If I compare the current situation in Israel to an incident in a schoolyard, will you think I am not taking it seriously? I wonder myself, but the image persists in my mind.
In fact, I take the situation very seriously. How could one not, when people are dying and the Jewish, democratic State of Israel may follow them?
It is the leaders in the area who do not seem to take it seriously. They persist in making inflammatory statements when they surely know these will only exacerbate the problem.
President Abbas of the Palestinian Authority may not have known that his statement that the Israeli authorities had executed a 13-year-old Palestinian who, in fact, was alive and being treated in an Israeli hospital was untrue, but he surely knew that it would inflame his countrymen at a time when this could be least afforded.
But Abbas’s untruth was not the only one spoken by a leader involved in this conflict. Prime Minister Netanyahu’s statement that the Palestinian Mufti of Jerusalem had originated the Holocaust was blatantly untrue and Netanyahu undoubtedly knew it. The Mufti was surely a nasty, nasty man who supported Hitler’s murderous campaign against the Jewish people, but converting him from Hitler’s fanboy to his mentor was ludicrous and exceedingly dangerous.
The schoolyard image that persists in my head is of two boys, one of whom taunts the other mercilessly until the other assaults him with as much force as he can muster.
Now the attacker is surely at fault, but can anyone reasonably say that the taunter bears no responsibility, especially if he is bigger and stronger than the attacker?
Netanyahu and his government have clearly been taunting the Palestinians. He has promised them that their legitimate aspirations, the same aspirations that the Jewish people and every other people on earth share, to control their own destinies in a state of their own, have no hope of being met as long as he has anything to say about it. He has made racist statements, and the fact that they pale in the face of the more outrageous statements of other government ministers that he elevated to power does not excuse them.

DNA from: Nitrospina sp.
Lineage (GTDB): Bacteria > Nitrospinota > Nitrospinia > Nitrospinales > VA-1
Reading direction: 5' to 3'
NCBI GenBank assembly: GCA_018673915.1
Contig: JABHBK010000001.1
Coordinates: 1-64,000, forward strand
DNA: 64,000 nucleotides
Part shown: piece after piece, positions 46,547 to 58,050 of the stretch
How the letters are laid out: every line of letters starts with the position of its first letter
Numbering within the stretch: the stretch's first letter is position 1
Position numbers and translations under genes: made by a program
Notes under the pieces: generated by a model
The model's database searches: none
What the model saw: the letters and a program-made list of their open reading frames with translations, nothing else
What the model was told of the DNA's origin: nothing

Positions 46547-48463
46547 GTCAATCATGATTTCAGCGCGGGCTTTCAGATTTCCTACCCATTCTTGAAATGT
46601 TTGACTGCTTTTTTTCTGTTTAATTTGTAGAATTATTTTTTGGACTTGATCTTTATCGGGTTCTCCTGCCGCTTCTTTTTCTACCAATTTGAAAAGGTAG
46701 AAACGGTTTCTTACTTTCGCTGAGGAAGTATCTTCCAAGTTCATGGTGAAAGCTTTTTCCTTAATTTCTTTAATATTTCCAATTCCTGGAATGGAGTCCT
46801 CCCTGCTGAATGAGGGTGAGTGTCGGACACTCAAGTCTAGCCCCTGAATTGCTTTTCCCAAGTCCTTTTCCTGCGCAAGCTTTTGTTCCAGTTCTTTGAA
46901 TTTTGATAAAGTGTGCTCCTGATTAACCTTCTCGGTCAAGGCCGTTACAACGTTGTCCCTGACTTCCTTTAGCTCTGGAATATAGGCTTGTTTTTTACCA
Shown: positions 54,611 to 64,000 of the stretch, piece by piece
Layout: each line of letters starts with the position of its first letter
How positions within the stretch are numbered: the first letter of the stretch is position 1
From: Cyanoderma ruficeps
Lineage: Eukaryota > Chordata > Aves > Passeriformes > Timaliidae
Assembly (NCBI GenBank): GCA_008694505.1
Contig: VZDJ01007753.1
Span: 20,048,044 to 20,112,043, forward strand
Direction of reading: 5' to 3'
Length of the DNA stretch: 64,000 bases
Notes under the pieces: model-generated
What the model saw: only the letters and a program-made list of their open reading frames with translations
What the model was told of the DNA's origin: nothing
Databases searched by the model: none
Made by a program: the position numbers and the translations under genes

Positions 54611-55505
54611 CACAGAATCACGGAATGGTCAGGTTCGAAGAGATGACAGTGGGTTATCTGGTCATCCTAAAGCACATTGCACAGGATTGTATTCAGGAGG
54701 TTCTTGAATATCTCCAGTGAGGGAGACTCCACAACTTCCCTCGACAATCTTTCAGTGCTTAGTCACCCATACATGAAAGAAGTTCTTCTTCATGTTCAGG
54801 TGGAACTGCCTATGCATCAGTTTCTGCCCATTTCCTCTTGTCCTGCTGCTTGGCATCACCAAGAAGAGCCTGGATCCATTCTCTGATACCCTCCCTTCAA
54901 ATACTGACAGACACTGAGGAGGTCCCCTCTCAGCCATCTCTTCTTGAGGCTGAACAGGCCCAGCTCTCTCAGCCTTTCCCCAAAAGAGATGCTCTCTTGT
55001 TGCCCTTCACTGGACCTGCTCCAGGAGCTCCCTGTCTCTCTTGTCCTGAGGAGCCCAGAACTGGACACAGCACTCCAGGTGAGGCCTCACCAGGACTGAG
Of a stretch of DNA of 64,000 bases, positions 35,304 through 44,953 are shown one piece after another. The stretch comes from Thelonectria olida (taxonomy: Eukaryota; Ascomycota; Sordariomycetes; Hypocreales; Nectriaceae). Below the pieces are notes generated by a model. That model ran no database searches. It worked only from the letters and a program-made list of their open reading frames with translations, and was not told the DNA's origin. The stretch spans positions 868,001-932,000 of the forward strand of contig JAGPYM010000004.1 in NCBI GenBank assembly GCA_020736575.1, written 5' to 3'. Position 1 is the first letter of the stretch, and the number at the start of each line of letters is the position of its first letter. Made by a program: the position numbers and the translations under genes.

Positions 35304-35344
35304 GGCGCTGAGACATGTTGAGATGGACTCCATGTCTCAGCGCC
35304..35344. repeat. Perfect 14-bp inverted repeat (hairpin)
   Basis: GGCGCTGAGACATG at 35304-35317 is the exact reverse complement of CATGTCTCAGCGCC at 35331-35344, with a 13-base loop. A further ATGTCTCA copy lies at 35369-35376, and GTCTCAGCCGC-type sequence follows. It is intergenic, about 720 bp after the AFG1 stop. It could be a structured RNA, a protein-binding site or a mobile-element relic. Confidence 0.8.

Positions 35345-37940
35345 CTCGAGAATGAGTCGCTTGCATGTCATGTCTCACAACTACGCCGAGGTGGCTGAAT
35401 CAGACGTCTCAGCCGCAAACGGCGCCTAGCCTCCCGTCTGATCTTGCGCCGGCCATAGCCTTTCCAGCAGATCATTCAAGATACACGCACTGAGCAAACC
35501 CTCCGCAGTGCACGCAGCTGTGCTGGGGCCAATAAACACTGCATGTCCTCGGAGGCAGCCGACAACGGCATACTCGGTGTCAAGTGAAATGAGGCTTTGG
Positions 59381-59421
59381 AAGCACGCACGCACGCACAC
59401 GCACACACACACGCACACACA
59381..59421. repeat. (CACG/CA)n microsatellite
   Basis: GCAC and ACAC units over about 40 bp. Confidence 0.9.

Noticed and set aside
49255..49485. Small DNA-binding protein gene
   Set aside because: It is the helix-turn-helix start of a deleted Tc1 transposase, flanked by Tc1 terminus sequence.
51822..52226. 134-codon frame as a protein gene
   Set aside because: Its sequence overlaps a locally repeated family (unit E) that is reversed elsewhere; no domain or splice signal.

Netanyahu may not actually believe the unconscionable things he says and tolerates in his associates, but that doesn’t matter. George Wallace apparently didn’t actually believe the racist statements he made for political purposes, but the damage they did was immense nonetheless, and he was only a governor, not the prime minister of a sovereign state.
But perhaps the most dangerous part of this whole situation is that the leaders have allowed religion to get mixed up in it with the events surrounding the Temple Mount. I value religion, but when it is abused, as it has been here, to stir up hatred, it has the potential to bring passions to a level that makes dialogue and reason impossible.
In a better time, I had the privilege of visiting the al-Aqsa Mosque and the Dome of the Rock. I did so with respect for people whose religious sites they were and with a sense of reverence that these were places holy to both the Muslims and the Jews. Religious sites should elevate us, imbue us with awe of a power greater than any of us and that is our common heritage, not incite us to murder our brothers and sisters.
When Israeli and Palestinian leaders act like children, they threaten to destroy any chance that their people will live in peace and security alongside the other. The dream of a Palestinian state can only be achieved by diplomacy. An Israel that does not end its occupation of the Palestinian territories in favor of a Palestinian state will either become the undemocratic, apartheid ruler of another people or a state that forfeits Jewish self-determination by allowing a growing Palestinian population to outvote the Jewish population. Or it may cease to exist entirely.
We need adults leading Israel and the Palestinians, and if the current leaders are unable or unwilling to grow up, let us hope that the Israelis and Palestinians have the wisdom to find leaders who will.